|In center is Hotel "Zum Turken," beyond is the Berghof. City of Berchtesgaden is hidden by slope on the left. In left background forested mountain is Silberg which had flak site installations. Insula is at the base of Silberg Mountain.|
U.S. Troops Arrive in Berchtesgaden
"On the morning of 4 May, when the troops of U.S. Third Infantry Division crossed into Landkreis (County) of Berchtesgaden, its Landrat, (Councilman) Emil Jacob, the most important official had left. Even the local party leaders, the Kreisleiter and the Ortsgruppenleiter, had also taken to the mountains. At two o'clock in the afternoon, Jacob drove in his car to meet the Americans and surrender the town. Detachment I3G3, under Capt. R. A. Bryand, arrived the next morning and suffered the only casualties known to have been incurred in Berchtesgaden: two men were injured when a time bomb exploded in one of the Kreis headquarters offices. Berchtesgaden would have been just a small town with some fine scenery had it not been for two reminders of the past--the Adlerhorst (Eagle's Nest), Hitler's elaborate guest house on the Kehlstein, reached by an elevator run through a 400-foot copper-lined tunnel in the mountain; and the Berghof, Hitler's home on the Obersalzberg, now bombed, burned, and looted--an appropriate monument to the third Reich."
War Ends in Europe V-E Day May 8, 1945
|(Courtesy of The Herald Press, St. Joseph, Michigan)|
- For another excerpt on Berchtesgaden see the article below at Kingscalendar. That article is published with original text i.e. non-English names and may not therefore be convenient for some computers to read.
Berchtesgaden Before Insula (Island of Hope)
by Andris E. Spura
December 18, 2013
From Riga we traveled by freight car to Skrunda, in Western Latvia, where my mother's friend, Regina Ginters lived (wife of Arnolds Janis Ginters, DVM). We were there only until October 11, because the front was approaching from the south and the Russians flew air raids every night. We traveled to Liepaja, at the western coast of Latvia. Just a day or so after we arrived, we were walking near the harbor at ten o'clock in the morning. Quite unexpectedly, a member of the Tautas Palidziba (Help to the People) offered us a "number" (a free ticket) for a ship that was sailing at 1:00 p.m. for Germany. Three hours later, we were on our way.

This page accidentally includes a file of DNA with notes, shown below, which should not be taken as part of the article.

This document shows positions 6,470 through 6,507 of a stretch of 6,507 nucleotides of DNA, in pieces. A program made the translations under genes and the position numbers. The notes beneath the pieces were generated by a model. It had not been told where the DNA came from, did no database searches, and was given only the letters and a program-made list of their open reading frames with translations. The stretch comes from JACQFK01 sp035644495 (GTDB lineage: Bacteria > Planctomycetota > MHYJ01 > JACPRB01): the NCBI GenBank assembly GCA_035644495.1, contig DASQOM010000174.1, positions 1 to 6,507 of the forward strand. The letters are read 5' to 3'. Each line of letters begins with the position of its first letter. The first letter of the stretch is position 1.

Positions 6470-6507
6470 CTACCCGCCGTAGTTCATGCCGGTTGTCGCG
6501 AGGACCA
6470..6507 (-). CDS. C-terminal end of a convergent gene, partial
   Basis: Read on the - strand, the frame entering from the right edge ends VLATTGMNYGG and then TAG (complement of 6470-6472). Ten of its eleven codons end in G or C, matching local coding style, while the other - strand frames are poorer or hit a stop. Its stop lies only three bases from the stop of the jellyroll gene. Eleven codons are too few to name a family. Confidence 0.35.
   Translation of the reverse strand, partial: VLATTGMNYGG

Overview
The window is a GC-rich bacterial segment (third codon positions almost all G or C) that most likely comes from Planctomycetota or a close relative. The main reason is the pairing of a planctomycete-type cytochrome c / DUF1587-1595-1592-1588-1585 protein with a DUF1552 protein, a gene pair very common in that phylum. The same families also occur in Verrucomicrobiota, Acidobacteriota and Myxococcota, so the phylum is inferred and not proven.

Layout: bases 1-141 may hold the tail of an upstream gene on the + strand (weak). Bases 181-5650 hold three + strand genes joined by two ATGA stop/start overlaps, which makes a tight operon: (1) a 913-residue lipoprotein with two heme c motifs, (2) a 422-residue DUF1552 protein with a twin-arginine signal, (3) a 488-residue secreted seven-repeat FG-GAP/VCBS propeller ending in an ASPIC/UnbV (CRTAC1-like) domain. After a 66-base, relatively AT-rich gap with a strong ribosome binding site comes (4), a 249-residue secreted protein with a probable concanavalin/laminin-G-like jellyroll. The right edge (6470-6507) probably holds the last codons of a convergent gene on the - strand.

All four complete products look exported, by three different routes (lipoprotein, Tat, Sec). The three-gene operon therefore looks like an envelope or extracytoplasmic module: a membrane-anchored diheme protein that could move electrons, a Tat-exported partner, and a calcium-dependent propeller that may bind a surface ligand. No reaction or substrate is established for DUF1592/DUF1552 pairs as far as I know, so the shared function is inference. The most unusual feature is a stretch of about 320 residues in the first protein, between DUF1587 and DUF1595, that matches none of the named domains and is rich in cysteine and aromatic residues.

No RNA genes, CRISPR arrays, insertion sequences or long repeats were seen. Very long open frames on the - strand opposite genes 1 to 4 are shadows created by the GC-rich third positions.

|Berchtesgaden in Winter|
Book Title: Insula - Island of Hope
Book Pages: 453
Ventis Plume and John Plume, Editors
I hope you have enjoyed this excerpt from Insula - Island of Hope
Excerpts and photographs from 'Insula - Island of Hope' already published at Magic City include:
December 10, 2013 Ernst Vahi recalls departure: Excerpt from Insula - Island of Hope
November 23, 2013 Photographs of WWII Refugee Camps (Latvian Insula)
November 17, 2013 Photograph of the Week: Men's volleyball team at Insula in 1946
November 17, 2013 Twin Sisters, Many Journeys: Excerpt from 'Insula - Island of Hope'
November 16, 2013 Stories of WWII Latvian Refugees (at Kingscalendar.com)
November 10, 2013 Photograph of the Week: Insula - Island of Hope
November 10, 2013 Insula Began in Bruckmuhl (Excerpt from 'Insula - Island of Hope')
November 3, 2013 Photograph of the Week: Watercolors of Insula by Leo Trinkuns (1899-1948)
November 3, 2013 Forward to Insula - Island of Hope by Dr. Vaira Vike-Freiberga
October 27, 2013 New Book about Latvians Displaced by World War II